In our latest Skill Academy lesson, Danny Owen takes a detailed look back at some of the legendary flick and volleyed goals that have been scored over the years.
Two decades ago, Paul Gascoigne danced through the Wembley battlefield, his blood-thirsty bull-dog spirit encased in elegance and time-stopping tranquillity. Colin Hendry, bleached under the London sun, could only gaze on in atmospheric slo-mo as the man called Gazza lofted the ball skyward with his left foot before thumping it in the corner with his right. England 2 Scotland 1.
Think about it. How many goals have you seen in your lifetime? And how many can you actually remember? Not just recount, but really remember in every detail. Paul Gascoigne’s eternal volley, fizzing beyond the despairing reach of Andy Goram almost 20 years to the day, might as well have been scored 20 hours ago. And not just because it drove a dagger into the hearts of the Auld Enemies of the north. Because that goal was special, unique. The sort of goal deemed improbable even in the hyper-real, Matrix-like theatre of your footballing video game of choice.
How to define it, or even describe it? The flick and volley? The swivel and shot? There are so few occasions when its majesty has been replicated that examples are easy to recall. Dele Alli, for instance, not only perfected the skill, but built on it.
Yeah, Gazza’s golazo was good. But did he produce it with his back to goal, on the turn, following three touches so perfect they wouldn’t look out of place in a souped-up, mid-90s Pepsi ad?
“It was brilliant skill and the fact he has the confidence to even try that is fantastic. That’s proper talent,” said Matt Le Tissier, a man who knows a thing or two about the perfect volley.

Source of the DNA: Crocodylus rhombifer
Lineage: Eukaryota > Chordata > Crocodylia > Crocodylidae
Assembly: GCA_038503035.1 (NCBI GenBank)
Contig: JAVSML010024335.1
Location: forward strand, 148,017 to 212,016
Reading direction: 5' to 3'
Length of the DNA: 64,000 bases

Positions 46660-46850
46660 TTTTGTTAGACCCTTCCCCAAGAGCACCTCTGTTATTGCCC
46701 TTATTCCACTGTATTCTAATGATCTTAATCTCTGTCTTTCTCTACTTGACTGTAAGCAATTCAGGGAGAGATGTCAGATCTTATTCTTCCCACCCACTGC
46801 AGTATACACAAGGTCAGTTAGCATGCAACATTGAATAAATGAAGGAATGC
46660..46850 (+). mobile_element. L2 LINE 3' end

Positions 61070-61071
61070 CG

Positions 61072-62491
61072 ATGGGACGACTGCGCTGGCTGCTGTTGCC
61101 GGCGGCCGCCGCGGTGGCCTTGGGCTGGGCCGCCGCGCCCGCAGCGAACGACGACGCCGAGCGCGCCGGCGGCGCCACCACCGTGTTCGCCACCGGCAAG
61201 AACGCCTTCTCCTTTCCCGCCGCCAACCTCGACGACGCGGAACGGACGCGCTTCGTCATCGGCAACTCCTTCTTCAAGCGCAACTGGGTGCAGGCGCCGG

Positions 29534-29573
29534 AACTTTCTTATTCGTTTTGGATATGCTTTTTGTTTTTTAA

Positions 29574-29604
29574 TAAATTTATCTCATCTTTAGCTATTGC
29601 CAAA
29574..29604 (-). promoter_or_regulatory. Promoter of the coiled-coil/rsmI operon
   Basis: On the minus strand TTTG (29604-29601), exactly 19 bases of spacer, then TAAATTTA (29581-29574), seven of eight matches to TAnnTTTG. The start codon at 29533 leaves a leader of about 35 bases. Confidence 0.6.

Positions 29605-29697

There’s something so effortlessly suave about Thierry Henry. A dressed-down checked shirt in a studio of ties and top buttons, he speaks with a clerical authority, calmly clarifying the art of goalscoring to his infatuated disciples. And there’s a reason why the boy from the banlieue can so easily silence the bantering bloodhounds of SkySports or the BBC. Fabian Barthez never looked quite so flummoxed. Baffled and bewildered yes, but flummoxed not so much.
Neymar, then, could learn a thing or two from the Hero of Highbury. Perplexing selfies with brattish popstars and foul-mouthed Instagram outbursts are hardly the way to earn respect of both Gary Neville and Martin Keown simultaneously. But who needs respect from your peers in this funny old world? A few more goals like this and, who knows, maybe Neymar’s FIFA rating will go up by one or whatever.
And, finally, a word for Williams. They say success comes to easy these days. Not for Inaki. Born in Bilbao after his Liberian parents fled a war in their homeland, Inaki Williams is the first black player to score for the Athletic Bilbao in their 117 year history. Seventeen months on, the 22-year-old has a Spain cap in his wardrobe and a 50million euro release clause in his contract. Why, you ask? This is why.
They say you should never kick a man when he’s down. But if nonsensical hyperbole has taught is anything, it’s that Cristiano Ronaldo is more machine than man, custom-created to decimate the goal difference of mid-table Spanish sides. And, after all, it’s rare this opportunity presents itself. So, come on, let’s go to town on this rare week of profligacy for the Portuguese prince before he nets a hatful against Hungary.
The perfect volley is instinctive, born from a series of specific circumstances that are so difficult to replicate. Although, you could at least give next door’s window a rest and get one on target once in a while. Follow these tips to do exactly that. Well, that’s the idea anyway.